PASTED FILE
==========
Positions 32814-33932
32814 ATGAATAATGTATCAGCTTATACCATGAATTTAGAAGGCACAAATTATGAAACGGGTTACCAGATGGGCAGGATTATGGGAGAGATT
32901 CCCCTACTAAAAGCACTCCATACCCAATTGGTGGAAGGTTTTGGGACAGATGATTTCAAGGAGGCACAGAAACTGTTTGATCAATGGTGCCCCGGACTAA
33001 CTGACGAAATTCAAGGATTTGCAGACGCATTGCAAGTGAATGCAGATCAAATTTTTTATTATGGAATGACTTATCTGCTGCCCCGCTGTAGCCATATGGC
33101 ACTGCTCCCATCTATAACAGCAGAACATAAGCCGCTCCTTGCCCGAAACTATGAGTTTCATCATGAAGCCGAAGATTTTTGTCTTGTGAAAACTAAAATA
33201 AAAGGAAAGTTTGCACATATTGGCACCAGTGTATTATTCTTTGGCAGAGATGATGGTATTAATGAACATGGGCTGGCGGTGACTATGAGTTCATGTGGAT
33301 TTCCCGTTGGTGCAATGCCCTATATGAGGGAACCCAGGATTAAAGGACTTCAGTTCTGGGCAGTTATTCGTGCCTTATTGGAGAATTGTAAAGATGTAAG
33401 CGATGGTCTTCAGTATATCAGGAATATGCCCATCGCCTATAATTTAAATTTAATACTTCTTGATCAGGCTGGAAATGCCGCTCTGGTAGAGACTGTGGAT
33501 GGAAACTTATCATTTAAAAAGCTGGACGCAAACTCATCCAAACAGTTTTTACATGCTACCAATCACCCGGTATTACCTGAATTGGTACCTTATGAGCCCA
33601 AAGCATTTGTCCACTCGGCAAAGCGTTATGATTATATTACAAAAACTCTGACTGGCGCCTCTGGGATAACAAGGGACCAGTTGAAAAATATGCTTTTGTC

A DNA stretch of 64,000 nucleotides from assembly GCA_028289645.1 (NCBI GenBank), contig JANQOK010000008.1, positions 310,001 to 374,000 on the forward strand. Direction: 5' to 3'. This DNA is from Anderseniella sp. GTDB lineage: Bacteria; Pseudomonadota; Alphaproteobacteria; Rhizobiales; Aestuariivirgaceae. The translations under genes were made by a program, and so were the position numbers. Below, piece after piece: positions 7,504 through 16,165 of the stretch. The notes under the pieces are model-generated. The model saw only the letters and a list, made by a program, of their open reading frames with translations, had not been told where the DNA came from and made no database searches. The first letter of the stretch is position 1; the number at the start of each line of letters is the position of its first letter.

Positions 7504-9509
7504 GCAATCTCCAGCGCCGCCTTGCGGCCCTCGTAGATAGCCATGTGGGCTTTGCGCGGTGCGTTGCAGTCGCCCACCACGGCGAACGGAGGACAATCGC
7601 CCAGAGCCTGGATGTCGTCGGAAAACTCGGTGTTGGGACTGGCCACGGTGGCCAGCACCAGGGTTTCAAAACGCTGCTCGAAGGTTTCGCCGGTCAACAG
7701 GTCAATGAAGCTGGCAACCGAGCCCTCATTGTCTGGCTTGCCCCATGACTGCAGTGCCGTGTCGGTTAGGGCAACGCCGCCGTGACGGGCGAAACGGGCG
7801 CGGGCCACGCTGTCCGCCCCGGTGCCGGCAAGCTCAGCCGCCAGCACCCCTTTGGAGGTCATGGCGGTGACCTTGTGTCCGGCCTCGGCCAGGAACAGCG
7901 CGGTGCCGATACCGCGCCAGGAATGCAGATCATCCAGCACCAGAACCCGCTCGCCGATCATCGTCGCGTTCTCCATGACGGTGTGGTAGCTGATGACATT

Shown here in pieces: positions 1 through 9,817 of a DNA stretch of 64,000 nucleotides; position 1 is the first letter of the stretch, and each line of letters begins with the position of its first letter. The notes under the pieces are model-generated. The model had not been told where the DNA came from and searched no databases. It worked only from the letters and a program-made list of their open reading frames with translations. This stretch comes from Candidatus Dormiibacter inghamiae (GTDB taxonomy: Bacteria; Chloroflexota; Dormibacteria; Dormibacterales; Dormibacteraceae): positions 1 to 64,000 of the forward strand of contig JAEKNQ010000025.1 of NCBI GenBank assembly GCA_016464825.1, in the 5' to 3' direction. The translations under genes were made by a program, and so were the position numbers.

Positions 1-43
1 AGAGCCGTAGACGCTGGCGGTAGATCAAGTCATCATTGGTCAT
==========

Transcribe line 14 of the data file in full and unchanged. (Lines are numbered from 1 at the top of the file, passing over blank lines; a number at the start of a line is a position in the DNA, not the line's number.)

7601 CCAGAGCCTGGATGTCGTCGGAAAACTCGGTGTTGGGACTGGCCACGGTGGCCAGCACCAGGGTTTCAAAACGCTGCTCGAAGGTTTCGCCGGTCAACAG